While it feels like I’ve come home, everything is just that little bit more “right” than when I was a first-time analyst all those years ago — a Marty McFly moment, when I have returned more confident and more experienced. Forrester is now the perfect combination of the familiar and the new. I’m collaborating with people I respect and have worked with in various roles over the past decade or more. At the same time, I’m also working with a new team of individual thought leaders, who are in turn supported by an extended family of customer account and success managers. Returning was definitely the right decision.

But what problems am I looking to help CIOs and technology leaders solve now?

Thriving In The Age Of The Customer

A lot has changed in the past 15 years. Innovation has shifted from the boardroom to the lounge room, the largest computers are no longer in the basements of banks but distributed across the globe and accessed without wires, and we are all constantly connected in a 24×7 information cycle — one that goes far beyond mere news, exposing instead the sentiment of anyone and everyone on absolutely everything.

In Forrester terms, we’re halfway through the age of the customer: a 20-year business cycle that began in 2011 and during which the most successful enterprises will reinvent themselves to systematically understand and serve increasingly powerful customers (see the report “Competitive Strategy In The Age Of The Customer”).

For CIOs, any reinvention of the firms they serve requires a fundamental transformation in the business of technology itself (see the report “Technology Management In The Age Of The Customer” and check out the IT transformation playbook). This is not a new problem. The business of technology changed with the internet, the cloud, and digital business. It will change again with automation and AI. But with each new wave of change, successful CIOs seek support to set new visions, adopt novel strategies, employ innovative solutions, and gain unique skills.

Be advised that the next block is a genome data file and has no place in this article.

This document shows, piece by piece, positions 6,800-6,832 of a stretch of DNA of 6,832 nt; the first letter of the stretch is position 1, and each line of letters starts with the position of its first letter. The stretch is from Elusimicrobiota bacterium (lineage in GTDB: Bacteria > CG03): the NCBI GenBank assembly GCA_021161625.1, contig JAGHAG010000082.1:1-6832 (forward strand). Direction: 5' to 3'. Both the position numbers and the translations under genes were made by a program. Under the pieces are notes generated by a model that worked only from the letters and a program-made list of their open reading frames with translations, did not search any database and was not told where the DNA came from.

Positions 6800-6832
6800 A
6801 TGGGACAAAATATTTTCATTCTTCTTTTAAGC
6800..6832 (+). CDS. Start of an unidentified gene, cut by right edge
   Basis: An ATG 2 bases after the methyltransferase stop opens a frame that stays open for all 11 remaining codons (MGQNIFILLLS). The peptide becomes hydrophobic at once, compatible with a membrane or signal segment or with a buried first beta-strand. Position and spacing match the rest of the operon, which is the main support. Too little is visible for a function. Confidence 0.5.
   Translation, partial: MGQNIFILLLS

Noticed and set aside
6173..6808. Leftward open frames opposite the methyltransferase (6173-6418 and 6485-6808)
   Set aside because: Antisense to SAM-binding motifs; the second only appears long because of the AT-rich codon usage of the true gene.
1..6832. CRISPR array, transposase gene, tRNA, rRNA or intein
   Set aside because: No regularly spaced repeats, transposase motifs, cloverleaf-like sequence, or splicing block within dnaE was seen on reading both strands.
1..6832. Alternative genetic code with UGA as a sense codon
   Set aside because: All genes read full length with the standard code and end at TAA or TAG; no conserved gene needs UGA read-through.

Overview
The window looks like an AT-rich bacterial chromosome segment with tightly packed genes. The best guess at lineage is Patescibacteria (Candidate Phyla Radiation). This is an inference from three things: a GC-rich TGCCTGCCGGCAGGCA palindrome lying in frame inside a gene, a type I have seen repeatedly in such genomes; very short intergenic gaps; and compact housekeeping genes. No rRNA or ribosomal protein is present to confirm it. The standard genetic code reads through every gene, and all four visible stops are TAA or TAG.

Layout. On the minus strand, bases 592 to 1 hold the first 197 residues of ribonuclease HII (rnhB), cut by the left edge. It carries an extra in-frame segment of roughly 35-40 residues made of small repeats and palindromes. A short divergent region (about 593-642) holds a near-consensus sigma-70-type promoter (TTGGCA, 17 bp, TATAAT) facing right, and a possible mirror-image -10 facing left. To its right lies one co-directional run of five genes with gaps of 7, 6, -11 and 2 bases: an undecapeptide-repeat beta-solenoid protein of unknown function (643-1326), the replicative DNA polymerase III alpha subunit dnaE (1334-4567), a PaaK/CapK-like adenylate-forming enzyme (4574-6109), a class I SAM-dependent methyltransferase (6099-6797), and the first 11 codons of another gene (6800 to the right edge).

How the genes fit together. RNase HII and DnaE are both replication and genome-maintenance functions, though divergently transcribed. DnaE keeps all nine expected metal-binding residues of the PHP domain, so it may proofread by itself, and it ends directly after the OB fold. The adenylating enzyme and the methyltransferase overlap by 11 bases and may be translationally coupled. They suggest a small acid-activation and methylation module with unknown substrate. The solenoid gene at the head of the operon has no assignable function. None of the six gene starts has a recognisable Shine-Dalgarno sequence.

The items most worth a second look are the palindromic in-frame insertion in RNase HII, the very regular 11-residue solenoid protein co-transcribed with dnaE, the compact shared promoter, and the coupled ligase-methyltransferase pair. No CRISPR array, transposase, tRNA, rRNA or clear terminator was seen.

So for 2020, my focus is to help you:

  • Expand your vision. I’ll explore external trends and changes in the Australian market and beyond. For example, I will be publishing forecasts for Australia’s technology market, providing our latest IT budget benchmarks, and analyzing the impact of automation on the future of work.
  • Build your strategy. I’ll provide direction on how to become truly customer-obsessed and help your firm achieve competitive advantage. For example, I will be publishing an updated view of Australia’s leading public cloud providers, conducting an evaluation of local cloud service providers, and collaborating with global colleagues to deliver our new IT playbook for embracing the adaptive IT operating model (see the report “Build Your Adaptive IT Operating Model Iteratively”).
  • Execute brilliantly. I’ll provide frameworks, practices, methods, and toolkits to exploit the trends to drive revenue and profit. For example, I will be collaborating with my colleagues in Forrester Consulting to expand our customer experience training for IT teams (CX4IT).

But as John McCarthy would have no doubt asked: “What else? What are the problems of tomorrow — the ones just beyond the horizon?”

I’d love to hear from you as I continue to sharpen my research and advisory focus over 2020 and beyond.

PS — You can still see my fresh face on the history of Forrester (circa 2005) timeline using my good research friend the Wayback Machine 😉